Written by Linc Bedrosian
PROVINCETOWN — State police used their unmanned robot to identify the sunken Twin Lights scallop boat Tuesday in 198-foot waters two miles north of Race Point. But obscured windows in the pilothouse, murky waters and fast currents prevented the robot from revealing whether the body of Capt. Jean Frottier was onboard.
"They weren't able to determine if anyone was in there," Coast Guard Lt. Joe Klinker said at the Provincetown station after searchers returned to land at about 3 p.m.
The state police will study the videotape taken by the robot, known as a remotely operated vehicle or ROV, and then determine the next step, Klinker said.
The Twin Lights capsized at about 11:30 a.m. Nov. 18 as Frottier, 69, of Wellfleet tried to untangle his equipment from another fisherman's gear. The commercial lobster boat Glutton was nearby and rescued crew member Eric Rego.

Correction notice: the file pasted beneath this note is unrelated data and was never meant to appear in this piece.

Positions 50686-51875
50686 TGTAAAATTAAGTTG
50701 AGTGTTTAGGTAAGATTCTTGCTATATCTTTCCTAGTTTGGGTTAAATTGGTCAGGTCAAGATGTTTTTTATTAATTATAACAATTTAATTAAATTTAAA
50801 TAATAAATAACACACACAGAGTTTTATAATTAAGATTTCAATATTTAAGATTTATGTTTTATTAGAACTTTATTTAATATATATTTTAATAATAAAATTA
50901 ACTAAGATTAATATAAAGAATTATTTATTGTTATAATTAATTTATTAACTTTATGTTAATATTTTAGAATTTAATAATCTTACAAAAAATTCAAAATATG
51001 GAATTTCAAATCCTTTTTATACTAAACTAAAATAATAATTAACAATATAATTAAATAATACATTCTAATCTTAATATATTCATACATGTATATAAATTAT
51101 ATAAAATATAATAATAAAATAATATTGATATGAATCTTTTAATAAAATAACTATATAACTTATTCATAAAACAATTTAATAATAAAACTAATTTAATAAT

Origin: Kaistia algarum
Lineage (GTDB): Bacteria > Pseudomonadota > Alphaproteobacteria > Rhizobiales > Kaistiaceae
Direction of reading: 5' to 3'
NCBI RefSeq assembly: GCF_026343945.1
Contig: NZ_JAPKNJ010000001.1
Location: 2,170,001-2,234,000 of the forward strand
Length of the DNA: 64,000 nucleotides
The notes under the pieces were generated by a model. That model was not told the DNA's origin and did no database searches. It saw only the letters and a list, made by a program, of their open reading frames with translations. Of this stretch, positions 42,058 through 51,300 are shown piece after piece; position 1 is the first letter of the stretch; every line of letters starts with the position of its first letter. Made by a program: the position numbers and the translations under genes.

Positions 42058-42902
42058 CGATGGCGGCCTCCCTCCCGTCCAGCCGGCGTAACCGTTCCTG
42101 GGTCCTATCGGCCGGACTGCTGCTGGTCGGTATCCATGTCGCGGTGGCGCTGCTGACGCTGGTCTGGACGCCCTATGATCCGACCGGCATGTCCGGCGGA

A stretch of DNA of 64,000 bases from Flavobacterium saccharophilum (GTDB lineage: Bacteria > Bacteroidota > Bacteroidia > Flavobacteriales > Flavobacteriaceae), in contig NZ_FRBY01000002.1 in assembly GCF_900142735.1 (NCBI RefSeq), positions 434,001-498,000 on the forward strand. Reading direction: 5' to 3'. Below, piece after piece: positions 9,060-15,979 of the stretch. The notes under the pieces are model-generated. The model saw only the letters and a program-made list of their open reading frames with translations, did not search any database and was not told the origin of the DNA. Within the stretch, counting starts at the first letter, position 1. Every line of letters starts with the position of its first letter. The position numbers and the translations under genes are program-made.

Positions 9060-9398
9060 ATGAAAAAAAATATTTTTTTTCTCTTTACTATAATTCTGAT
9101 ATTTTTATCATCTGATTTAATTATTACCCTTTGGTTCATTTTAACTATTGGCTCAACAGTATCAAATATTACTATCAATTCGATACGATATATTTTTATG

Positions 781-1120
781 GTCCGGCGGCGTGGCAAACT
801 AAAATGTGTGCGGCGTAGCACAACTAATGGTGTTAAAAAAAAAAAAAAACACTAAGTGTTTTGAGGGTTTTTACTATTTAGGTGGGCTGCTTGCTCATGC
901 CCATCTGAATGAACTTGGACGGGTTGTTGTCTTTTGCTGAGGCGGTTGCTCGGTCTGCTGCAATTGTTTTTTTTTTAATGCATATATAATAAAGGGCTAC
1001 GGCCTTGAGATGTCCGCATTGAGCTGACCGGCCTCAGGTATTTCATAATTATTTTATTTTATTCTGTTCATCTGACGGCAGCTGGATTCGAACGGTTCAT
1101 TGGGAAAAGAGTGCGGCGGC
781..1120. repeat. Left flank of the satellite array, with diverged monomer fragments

Read the full story at Cape Cod Times
NOAA recently published a proposed rule that would implement a traceability plan to help combat IUU fishing. The program would seek to trace the origins of imported seafood by setting up reporting and filing procedures for products entering the U.S.
The traceability program would collect data on harvest, landing, and chain of custody of fish and fish products that have been identified as particularly vulnerable to IUU fishing and fraud.Read more...
The following was released by the Maine Department of Marine Resources on Jan. 22:
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